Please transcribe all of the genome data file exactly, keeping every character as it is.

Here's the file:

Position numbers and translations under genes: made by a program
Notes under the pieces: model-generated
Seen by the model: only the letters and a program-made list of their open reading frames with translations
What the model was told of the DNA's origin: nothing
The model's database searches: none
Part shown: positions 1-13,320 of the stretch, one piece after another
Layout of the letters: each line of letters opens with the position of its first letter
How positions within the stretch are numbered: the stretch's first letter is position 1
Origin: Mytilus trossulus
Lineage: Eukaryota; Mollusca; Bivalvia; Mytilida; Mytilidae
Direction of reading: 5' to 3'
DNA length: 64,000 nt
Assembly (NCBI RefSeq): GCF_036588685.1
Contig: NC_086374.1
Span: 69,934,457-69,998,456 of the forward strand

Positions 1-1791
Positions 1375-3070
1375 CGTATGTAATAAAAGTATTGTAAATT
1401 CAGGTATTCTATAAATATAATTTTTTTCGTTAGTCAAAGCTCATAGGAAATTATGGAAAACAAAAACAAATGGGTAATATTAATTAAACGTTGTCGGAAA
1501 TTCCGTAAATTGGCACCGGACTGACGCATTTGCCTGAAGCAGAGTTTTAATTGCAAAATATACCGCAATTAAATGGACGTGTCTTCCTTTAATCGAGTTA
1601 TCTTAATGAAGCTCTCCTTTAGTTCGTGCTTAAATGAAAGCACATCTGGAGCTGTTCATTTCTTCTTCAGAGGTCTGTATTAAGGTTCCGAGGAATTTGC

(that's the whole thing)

Position numbers and translations under genes: made by a program
Notes under the pieces: model-generated
Seen by the model: only the letters and a program-made list of their open reading frames with translations
What the model was told of the DNA's origin: nothing
The model's database searches: none
Part shown: positions 1-13,320 of the stretch, one piece after another
Layout of the letters: each line of letters opens with the position of its first letter
How positions within the stretch are numbered: the stretch's first letter is position 1
Origin: Mytilus trossulus
Lineage: Eukaryota; Mollusca; Bivalvia; Mytilida; Mytilidae
Direction of reading: 5' to 3'
DNA length: 64,000 nt
Assembly (NCBI RefSeq): GCF_036588685.1
Contig: NC_086374.1
Span: 69,934,457-69,998,456 of the forward strand

Positions 1-1791
Positions 1375-3070
1375 CGTATGTAATAAAAGTATTGTAAATT
1401 CAGGTATTCTATAAATATAATTTTTTTCGTTAGTCAAAGCTCATAGGAAATTATGGAAAACAAAAACAAATGGGTAATATTAATTAAACGTTGTCGGAAA
1501 TTCCGTAAATTGGCACCGGACTGACGCATTTGCCTGAAGCAGAGTTTTAATTGCAAAATATACCGCAATTAAATGGACGTGTCTTCCTTTAATCGAGTTA
1601 TCTTAATGAAGCTCTCCTTTAGTTCGTGCTTAAATGAAAGCACATCTGGAGCTGTTCATTTCTTCTTCAGAGGTCTGTATTAAGGTTCCGAGGAATTTGC